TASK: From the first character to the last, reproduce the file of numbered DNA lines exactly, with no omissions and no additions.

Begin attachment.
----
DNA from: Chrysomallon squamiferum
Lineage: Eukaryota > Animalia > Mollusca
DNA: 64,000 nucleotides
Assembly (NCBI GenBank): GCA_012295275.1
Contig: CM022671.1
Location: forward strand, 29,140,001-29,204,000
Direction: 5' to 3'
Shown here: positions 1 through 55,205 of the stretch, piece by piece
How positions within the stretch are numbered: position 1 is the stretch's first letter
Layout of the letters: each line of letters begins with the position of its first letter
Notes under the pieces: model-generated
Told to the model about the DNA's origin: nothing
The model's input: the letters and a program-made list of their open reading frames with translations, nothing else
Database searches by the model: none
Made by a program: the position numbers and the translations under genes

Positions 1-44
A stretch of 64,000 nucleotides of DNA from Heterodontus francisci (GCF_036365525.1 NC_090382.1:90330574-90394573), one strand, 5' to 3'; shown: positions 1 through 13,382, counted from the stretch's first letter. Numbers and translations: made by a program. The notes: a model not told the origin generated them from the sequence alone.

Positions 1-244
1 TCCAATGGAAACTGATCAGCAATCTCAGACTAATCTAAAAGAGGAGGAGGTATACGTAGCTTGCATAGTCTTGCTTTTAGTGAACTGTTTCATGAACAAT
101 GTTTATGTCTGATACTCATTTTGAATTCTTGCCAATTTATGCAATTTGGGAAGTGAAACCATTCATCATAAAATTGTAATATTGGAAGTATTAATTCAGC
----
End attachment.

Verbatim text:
DNA from: Chrysomallon squamiferum
Lineage: Eukaryota > Animalia > Mollusca
DNA: 64,000 nucleotides
Assembly (NCBI GenBank): GCA_012295275.1
Contig: CM022671.1
Location: forward strand, 29,140,001-29,204,000
Direction: 5' to 3'
Shown here: positions 1 through 55,205 of the stretch, piece by piece
How positions within the stretch are numbered: position 1 is the stretch's first letter
Layout of the letters: each line of letters begins with the position of its first letter
Notes under the pieces: model-generated
Told to the model about the DNA's origin: nothing
The model's input: the letters and a program-made list of their open reading frames with translations, nothing else
Database searches by the model: none
Made by a program: the position numbers and the translations under genes

Positions 1-44
A stretch of 64,000 nucleotides of DNA from Heterodontus francisci (GCF_036365525.1 NC_090382.1:90330574-90394573), one strand, 5' to 3'; shown: positions 1 through 13,382, counted from the stretch's first letter. Numbers and translations: made by a program. The notes: a model not told the origin generated them from the sequence alone.

Positions 1-244
1 TCCAATGGAAACTGATCAGCAATCTCAGACTAATCTAAAAGAGGAGGAGGTATACGTAGCTTGCATAGTCTTGCTTTTAGTGAACTGTTTCATGAACAAT
101 GTTTATGTCTGATACTCATTTTGAATTCTTGCCAATTTATGCAATTTGGGAAGTGAAACCATTCATCATAAAATTGTAATATTGGAAGTATTAATTCAGC